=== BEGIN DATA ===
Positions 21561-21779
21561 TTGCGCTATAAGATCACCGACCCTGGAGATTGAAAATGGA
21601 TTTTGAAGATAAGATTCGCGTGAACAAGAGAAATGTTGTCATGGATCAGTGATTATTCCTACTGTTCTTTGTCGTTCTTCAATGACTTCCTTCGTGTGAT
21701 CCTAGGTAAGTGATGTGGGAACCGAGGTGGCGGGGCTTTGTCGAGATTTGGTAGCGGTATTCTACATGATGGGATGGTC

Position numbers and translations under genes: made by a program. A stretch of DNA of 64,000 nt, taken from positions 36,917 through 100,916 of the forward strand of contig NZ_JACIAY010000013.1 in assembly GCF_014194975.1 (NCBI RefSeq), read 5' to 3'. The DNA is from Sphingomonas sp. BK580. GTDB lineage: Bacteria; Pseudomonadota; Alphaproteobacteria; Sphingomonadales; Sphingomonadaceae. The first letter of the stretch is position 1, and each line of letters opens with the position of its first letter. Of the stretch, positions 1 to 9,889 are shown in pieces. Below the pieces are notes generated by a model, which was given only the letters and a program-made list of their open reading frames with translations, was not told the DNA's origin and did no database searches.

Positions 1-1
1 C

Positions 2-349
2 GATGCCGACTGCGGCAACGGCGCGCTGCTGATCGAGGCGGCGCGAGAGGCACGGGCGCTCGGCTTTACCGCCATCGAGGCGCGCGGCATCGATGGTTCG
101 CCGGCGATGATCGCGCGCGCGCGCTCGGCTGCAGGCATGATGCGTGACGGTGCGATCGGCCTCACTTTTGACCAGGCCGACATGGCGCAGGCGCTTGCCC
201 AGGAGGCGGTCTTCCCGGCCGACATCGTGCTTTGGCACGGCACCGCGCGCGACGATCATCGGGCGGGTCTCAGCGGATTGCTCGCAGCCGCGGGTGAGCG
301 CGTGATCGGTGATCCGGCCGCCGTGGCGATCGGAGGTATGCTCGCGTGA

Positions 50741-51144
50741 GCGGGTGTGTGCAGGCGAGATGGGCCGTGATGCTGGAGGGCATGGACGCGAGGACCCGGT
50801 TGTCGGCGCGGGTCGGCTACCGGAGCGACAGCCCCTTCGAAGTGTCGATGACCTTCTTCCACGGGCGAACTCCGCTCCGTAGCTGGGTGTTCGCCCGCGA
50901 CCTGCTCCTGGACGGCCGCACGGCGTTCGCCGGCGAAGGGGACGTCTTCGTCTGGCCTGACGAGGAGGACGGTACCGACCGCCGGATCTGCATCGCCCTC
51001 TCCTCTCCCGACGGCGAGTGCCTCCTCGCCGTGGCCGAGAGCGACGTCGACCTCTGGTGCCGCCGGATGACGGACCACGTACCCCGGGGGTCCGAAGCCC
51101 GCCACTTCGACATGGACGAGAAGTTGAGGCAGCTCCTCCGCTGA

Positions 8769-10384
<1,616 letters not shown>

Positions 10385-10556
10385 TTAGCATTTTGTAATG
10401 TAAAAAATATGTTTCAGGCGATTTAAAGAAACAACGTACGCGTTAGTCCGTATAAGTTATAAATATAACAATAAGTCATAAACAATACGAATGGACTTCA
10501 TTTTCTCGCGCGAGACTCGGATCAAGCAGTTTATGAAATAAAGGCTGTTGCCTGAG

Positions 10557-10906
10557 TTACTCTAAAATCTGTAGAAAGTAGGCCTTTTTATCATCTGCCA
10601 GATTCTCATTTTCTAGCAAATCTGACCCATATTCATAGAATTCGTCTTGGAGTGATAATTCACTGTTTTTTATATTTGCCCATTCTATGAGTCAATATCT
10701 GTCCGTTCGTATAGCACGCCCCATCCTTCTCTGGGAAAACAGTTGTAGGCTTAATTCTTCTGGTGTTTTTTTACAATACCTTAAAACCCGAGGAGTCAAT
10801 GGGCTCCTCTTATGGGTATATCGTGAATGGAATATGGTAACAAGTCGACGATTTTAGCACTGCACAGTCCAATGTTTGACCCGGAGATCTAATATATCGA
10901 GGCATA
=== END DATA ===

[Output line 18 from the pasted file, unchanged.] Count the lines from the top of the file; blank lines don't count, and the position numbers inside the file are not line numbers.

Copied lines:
51101 GCCACTTCGACATGGACGAGAAGTTGAGGCAGCTCCTCCGCTGA